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Categories Data & Analytics

What Effect Could Data Protection Law Changes Have on your Business?

Why you should consider data protection consultancy before the new data protection laws come into force

By the end of this year, the Council of the European Union intends to ratify several changes to data protection laws, replacing the EU Data Protection Directive issued in 1995. Designed to better protect individuals in light of advances in marketing techniques and technologies, these changes will form a Europe-wide regulation that must be implemented by all member states.

The new law should provide greater clarity for marketers and ensure more accountability for businesses who store and process personal data for marketing purposes. Perhaps most importantly, the new regulation will also apply to non-EU organisations operating within the European marketplace.

Obviously this will have wide-ranging implications for marketers operating out of any EU country. Marketers should probably consider external data protection services to ensure that they can implement the following proposed changes:

 

What will the new regulation look like? Among the proposed changes are:

 

Opt-in marketing messaging

 

In the past, marketers have been able to use “opt out” checkboxes when collecting customer data. The new regulation proposes that all forms of marketing, telemarketing and direct mail included, will require explicit opt-in permissions from customers.

 

What’s the problem?

 

Current techniques that encourage customers to opt in will be illegal. Many marketers expect their mailing lists to be severely affected as a direct result. It will also become much harder to benefit from data lists and data protection services that do not breach these rules.

“Businesses that plan to collect information that will require explicit consent must ensure that, in all their processes, it is very clear what data is being collected and for what purpose. It is important that the consent to collect data and use it for a specific purpose is prominent and not tucked away somewhere in a user agreement.” – David Smith, deputy commissioner at the Information Commissioner’s Office.

 

Profiling permissions

 

Marketers will need to seek additional permission from customers before being allowed to profile the personal data they hold.

 

What’s the problem?

 

Customer profiling has always had a “creepy” reputation, so securing explicit permission will be difficult. Records held by marketers prior to the regulation go-live will need to secure new permissions or be deleted.

“Only 34% of people think that it’s OK for business to keep detailed records of their purchases.”- Customer Profiling & What You Probably Didn’t Know

 

Access to data fees

 

Currently marketers can charge an admin fee for providing customers with access to their own records. The new regulation will force businesses to provide access to such data completely free of charge.

 

What’s the problem?

 

The current fee charging structure allows marketers to recoup some of their admin costs incurred when handling data access requests. There are also some concerns that data list broking will no longer be possible because of these changes.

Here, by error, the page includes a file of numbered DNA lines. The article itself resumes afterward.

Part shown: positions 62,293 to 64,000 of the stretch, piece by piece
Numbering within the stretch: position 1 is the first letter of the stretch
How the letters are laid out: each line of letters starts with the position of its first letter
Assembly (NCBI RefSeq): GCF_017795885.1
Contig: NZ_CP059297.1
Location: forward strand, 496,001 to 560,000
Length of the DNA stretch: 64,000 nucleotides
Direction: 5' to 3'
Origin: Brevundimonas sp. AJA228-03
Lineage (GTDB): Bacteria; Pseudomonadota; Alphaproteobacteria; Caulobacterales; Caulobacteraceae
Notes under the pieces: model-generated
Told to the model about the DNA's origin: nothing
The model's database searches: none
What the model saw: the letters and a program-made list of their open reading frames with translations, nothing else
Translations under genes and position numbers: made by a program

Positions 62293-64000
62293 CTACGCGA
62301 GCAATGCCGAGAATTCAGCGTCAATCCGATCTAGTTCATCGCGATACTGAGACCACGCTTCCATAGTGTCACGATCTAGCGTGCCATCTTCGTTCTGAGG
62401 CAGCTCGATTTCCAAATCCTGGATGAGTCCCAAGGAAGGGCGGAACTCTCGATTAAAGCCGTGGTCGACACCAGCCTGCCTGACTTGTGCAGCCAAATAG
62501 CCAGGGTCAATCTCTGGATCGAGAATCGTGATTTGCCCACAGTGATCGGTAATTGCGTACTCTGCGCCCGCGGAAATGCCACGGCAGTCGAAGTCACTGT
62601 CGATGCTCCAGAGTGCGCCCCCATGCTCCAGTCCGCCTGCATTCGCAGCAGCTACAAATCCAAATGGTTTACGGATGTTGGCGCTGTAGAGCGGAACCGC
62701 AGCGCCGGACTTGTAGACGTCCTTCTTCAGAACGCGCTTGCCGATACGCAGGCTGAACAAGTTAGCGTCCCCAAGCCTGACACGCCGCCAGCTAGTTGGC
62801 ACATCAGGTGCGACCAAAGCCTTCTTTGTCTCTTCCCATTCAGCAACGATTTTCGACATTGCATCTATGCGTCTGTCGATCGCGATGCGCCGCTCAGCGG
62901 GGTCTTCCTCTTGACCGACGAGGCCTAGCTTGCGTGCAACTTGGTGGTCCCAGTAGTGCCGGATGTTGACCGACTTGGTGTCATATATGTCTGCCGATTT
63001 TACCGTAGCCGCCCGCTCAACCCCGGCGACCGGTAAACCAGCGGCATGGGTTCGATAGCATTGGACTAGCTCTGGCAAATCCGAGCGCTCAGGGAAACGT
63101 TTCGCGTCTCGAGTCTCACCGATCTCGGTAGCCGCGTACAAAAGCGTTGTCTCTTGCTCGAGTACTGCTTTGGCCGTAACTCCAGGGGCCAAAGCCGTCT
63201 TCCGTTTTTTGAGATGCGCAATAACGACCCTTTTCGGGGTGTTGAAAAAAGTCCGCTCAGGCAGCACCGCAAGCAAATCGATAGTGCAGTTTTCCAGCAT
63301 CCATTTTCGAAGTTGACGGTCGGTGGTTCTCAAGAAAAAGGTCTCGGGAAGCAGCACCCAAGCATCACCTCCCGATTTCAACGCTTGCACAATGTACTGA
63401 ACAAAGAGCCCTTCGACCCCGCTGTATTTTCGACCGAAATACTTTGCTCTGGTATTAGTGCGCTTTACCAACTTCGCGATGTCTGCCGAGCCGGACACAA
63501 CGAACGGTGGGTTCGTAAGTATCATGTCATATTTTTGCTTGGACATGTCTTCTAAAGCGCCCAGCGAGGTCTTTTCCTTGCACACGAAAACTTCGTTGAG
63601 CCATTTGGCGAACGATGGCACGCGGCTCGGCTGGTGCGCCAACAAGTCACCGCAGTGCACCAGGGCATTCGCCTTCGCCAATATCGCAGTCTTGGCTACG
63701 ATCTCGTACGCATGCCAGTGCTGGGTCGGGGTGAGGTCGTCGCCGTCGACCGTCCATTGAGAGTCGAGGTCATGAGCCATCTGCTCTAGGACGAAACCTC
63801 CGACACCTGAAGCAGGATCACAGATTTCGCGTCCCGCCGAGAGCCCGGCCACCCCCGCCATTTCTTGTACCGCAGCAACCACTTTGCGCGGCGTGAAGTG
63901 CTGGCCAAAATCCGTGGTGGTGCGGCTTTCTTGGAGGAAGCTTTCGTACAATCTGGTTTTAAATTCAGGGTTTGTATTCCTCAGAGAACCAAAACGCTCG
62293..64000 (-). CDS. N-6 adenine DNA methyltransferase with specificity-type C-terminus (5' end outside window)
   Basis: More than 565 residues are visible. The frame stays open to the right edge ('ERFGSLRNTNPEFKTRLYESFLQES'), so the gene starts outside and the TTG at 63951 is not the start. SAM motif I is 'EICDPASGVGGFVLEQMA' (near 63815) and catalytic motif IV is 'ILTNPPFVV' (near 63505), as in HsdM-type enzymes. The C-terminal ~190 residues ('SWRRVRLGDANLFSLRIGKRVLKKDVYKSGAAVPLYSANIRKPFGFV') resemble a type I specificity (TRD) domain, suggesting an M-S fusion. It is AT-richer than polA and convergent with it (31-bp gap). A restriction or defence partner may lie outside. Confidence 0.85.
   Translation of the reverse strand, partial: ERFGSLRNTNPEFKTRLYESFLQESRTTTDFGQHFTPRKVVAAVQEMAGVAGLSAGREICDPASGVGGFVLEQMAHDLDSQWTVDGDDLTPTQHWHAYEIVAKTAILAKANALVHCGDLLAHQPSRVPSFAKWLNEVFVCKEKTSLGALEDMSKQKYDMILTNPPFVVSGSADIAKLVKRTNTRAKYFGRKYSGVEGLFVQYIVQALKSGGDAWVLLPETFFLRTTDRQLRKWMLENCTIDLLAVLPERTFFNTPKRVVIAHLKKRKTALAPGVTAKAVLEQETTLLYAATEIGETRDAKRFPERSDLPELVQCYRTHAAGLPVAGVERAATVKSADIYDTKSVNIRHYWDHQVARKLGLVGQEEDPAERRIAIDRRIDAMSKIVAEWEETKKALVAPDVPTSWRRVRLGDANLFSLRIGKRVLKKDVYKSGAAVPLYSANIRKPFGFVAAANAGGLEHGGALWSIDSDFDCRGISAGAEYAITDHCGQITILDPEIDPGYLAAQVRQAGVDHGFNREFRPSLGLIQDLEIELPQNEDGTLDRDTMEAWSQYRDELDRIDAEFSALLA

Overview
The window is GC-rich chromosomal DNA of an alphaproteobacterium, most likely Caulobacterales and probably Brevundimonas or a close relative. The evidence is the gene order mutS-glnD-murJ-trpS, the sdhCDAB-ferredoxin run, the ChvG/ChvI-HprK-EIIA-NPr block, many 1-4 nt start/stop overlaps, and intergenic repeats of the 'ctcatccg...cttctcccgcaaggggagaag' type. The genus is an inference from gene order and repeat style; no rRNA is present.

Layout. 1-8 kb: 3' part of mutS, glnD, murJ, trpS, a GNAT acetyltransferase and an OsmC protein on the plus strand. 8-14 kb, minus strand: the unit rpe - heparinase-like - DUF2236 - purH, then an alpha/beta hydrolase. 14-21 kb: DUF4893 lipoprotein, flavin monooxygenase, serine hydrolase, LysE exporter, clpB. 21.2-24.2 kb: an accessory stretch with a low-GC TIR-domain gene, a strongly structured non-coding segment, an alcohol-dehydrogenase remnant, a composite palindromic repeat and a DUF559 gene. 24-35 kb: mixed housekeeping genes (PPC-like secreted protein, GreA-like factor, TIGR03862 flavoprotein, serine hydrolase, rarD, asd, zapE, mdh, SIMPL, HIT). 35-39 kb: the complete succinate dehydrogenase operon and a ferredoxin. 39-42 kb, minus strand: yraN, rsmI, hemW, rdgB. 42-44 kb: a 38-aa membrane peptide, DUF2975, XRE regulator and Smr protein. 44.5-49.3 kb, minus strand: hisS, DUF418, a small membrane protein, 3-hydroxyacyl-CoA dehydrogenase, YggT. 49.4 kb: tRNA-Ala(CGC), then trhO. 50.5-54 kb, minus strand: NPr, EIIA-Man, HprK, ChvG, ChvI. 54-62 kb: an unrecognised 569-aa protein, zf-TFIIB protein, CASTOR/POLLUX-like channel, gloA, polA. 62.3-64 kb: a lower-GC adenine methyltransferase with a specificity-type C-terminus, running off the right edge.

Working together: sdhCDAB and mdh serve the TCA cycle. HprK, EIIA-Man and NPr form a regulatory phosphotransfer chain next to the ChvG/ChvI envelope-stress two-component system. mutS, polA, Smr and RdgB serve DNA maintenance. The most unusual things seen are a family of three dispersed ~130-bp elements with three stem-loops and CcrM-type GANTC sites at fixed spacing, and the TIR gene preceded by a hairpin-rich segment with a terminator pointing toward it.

Verified data deletion

 

When a customer opts out of communications, marketers can retain their data and mark it as ‘do not contact’. The new legislation will force marketers to delete records if requested by customers.

 

What’s the problem?

 

Disparate data sets means that customer information may reside in other applications throughout the business. This raises the prospect of customers being contacted even after their marketing records have been deleted – attracting fines and censure as a result:

“0.5 per cent of a company’s global turnover for charging a user for a data request, one per cent if a firm refused to hand over data or failed to correct bad information and two per cent for more serious violations.” - EU data protection rules to allow consumers to demand data deletion.

To help navigate these potentially costly changes, marketers need to re-engineer their data collection processes and the tools used to store information. EU marketers already fear that the proposals will leave their businesses at a disadvantage to competitors based in countries outside the Union.

 

Preparing for the changes

 

To stay ahead of the game, marketers will need to become more creative in the way that they secure customer opt-in and use data protection services more intelligently to ensure they stay on the right side of the law. This means:

  • Re-working current data collection methods to ensure opt-in permission is sought from customers. Also ensuring any purchased contact lists are fully compliant with the new regulations.

  • Seeking additional permissions for customer profiling.

  • Ease data access routines to create new efficiencies that reduce the cost of customer data access requests.

  • Implement company-wide record deletion routines that extend beyond the marketing contact database.

“Get your house in order now under the current law, to ensure you are ready for the coming changes, because the principles are not very different.” – David Smith, deputy commissioner at the Information Commissioner’s Office.

 

More challenges?

 

If data protection isn’t the only challenge holding back your campaigns, take a look at ‘Marketing Managers: Conquer your Marketing Campaign Challenges’ for some more advice.

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